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Google Survey's In The Toilet

Google Survey's In The Toilet

April 27, 2011
39% of people use their smartphones on the john. This data and more has been made public by a new Google-commissioned survey from Ispos OTX in the form of a 3-minute video making the rounds today. The late-2010 study is titled "The Mobile Movement: Understanding Smartphone Consumers" and seeks to shed light on how smartphone use affects users' daily activities. It's a fun look at some general numbers, sure, but the data lacks focused clarity and general reliability. We're told it's based on input from "5,013 US adult internet users," but are given no information on specific location, sex, or even age of the participants. Furthermore, the statistics seem derived from some manner of Q-and-A rather than any implementation of behavioral system tracking. For a quick rundown, here are some of the figures for user/smartphone interaction:
  • 81% browse the internet
  • 77% search
  • 68% use an app
  • 48% watch videos
  • 95% have looked for local information (88% "tak[ing] action within a day")
  • 77% have contacted a business (61% calling, 59% visiting the physical location)
  • 79% use their handsets to help with shopping (74% making a purchase, 70% using the phone in-store)
However, the real purpose of this whole affair is gleaned from the last set of stats:
Reaching Mobile Consumers: Cross-media exposure influences smartphone user behavior and a majority notice mobile ads which leads to taking action on it. 71% search on their phones because of an ad exposure, whether from traditional media (68%) to online ads (18%) to mobile ads (27%) 82% notice mobile ads, especially mobile display ads and a third notice mobile search ads Half of those who see a mobile ad take action, with 35% visiting a website and 49% making a purchase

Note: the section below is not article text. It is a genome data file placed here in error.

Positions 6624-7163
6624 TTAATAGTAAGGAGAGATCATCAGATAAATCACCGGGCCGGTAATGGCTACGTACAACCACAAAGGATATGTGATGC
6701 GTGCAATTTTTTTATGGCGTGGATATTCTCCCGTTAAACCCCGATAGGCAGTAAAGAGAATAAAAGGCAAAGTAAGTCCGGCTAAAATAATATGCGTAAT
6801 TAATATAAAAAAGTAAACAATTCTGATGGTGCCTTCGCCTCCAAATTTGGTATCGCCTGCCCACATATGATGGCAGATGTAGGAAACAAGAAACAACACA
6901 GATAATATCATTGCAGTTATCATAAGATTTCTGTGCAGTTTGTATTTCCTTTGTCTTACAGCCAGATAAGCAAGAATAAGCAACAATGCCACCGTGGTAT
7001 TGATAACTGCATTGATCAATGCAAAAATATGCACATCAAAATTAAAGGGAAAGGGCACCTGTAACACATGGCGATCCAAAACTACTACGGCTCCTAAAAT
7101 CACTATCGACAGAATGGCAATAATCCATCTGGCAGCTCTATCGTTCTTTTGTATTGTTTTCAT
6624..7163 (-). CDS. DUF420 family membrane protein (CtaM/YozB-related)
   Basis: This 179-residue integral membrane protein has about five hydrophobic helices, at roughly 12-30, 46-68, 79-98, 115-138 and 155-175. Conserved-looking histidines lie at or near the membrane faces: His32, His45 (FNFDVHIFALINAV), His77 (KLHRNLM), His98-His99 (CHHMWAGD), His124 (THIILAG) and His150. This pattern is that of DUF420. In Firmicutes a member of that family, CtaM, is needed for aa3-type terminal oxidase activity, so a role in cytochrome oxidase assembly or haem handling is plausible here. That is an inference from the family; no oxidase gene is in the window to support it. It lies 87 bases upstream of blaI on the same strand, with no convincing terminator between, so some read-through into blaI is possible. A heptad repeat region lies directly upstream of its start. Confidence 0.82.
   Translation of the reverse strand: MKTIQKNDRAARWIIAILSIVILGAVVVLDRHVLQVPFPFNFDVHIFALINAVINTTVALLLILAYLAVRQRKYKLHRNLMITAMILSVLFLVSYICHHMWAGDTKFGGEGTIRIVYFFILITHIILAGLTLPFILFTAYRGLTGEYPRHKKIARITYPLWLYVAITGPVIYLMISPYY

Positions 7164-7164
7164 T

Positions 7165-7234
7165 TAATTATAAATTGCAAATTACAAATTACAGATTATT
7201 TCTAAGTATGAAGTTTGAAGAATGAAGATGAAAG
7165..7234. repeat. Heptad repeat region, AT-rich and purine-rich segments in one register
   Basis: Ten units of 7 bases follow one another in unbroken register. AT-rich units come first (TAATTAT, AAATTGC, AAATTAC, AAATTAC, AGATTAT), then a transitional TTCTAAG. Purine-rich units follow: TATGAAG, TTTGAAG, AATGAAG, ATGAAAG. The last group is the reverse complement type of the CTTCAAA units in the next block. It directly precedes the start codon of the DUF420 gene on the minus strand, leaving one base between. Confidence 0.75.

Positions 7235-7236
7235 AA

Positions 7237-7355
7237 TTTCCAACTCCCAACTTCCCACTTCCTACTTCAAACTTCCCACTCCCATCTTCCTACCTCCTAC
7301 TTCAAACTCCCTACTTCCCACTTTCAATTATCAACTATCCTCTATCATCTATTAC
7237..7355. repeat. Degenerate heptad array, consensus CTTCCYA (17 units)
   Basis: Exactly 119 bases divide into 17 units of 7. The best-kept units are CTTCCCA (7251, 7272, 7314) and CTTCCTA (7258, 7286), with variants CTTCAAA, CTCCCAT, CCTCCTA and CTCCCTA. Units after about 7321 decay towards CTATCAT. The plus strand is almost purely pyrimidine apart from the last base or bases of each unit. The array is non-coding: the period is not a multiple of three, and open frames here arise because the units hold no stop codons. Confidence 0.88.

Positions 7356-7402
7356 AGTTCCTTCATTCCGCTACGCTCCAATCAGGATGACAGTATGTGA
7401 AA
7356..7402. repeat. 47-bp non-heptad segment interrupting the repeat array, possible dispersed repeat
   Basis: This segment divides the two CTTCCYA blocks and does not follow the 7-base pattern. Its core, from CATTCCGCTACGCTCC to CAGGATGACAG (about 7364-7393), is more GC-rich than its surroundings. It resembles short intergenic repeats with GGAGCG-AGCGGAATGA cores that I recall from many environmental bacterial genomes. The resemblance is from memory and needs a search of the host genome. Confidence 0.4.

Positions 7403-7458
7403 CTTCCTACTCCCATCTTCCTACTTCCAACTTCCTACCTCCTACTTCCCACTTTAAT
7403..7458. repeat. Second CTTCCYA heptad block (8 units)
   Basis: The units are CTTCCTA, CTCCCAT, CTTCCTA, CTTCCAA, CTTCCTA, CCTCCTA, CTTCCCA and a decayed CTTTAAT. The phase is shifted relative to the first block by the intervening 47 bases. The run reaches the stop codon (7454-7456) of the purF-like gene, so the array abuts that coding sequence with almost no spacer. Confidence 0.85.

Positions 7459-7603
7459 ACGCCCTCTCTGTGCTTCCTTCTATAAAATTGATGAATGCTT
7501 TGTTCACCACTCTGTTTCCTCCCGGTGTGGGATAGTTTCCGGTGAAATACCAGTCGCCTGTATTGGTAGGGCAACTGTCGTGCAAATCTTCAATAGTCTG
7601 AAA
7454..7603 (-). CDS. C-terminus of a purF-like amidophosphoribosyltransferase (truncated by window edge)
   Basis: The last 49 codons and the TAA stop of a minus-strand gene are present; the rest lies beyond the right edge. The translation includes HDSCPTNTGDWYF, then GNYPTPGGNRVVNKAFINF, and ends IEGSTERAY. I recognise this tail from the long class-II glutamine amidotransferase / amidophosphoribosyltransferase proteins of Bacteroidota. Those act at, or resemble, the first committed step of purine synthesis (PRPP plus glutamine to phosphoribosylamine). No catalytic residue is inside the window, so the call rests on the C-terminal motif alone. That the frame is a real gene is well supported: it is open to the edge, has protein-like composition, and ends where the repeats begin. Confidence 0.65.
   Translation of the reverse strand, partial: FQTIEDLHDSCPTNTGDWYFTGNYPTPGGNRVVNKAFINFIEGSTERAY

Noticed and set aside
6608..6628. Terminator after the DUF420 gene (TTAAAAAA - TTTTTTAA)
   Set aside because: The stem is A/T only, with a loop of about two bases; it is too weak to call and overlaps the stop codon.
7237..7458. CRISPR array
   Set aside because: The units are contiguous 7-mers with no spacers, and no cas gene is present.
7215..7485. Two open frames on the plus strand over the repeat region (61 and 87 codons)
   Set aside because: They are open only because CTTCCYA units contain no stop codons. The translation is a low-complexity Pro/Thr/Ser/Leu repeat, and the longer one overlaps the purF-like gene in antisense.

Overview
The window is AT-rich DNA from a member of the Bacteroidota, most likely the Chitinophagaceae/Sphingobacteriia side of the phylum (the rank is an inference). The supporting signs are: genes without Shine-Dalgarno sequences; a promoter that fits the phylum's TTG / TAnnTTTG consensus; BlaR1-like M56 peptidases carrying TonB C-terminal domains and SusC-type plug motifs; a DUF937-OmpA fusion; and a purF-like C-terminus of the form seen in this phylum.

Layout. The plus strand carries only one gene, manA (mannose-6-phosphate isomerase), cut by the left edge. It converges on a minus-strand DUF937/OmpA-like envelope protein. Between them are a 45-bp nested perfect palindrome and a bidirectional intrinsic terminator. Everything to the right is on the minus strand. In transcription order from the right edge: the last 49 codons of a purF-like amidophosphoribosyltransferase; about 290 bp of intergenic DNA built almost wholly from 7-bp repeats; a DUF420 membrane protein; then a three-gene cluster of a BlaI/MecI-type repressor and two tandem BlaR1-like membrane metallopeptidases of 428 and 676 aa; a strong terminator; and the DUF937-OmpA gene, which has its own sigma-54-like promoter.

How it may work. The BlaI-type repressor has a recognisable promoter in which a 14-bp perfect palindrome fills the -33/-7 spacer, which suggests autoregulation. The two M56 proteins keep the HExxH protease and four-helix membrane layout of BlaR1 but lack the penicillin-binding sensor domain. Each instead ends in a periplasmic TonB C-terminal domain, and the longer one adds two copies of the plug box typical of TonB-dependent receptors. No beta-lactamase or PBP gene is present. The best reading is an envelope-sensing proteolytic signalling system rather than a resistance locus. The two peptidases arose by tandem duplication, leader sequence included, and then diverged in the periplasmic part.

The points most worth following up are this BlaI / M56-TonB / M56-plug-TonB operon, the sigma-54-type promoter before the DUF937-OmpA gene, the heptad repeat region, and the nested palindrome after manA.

Essentially, this -- along with the video's last 45 seconds or so -- answers the question of who this survey is intended for: clients interested in making the jump to mobile advertising. By stating that "79% of top advertisers don't have a mobile-optimized website," Google's hoping to convince people that the above statistic for mobile ad-based follow-through (a meager 27%) can be hugely improved-upon. That means more advertisers, and that means more money for Google. Certainly, I don't take issue with the motivation of the survey or video, but the whole thing is pretty bonkers. For example, saying that "Nine out of ten smartphone searches results in an action (purchasing, visiting a business, etc.)" is disingenuous and statistically useless. What constitutes an "action"? Is visiting the site you searched for an "action"? Also, 70% of people are said to use their smartphones in-store, but we're not told if fielding an actual call counts. The survey seems structured to be less about providing real data and more about forcing executives' hands in the boardroom. Even that use-the-phone-in-the-bathroom stat has got to be off. In fact, I'd venture it's a straight 50-50 split, if not higher; I've never met a guy who doesn't, and only a very few ladies who do. For example: The whole thing reminds me of Dilbert. Which, incidentally, I'm watching on Netflix right now.

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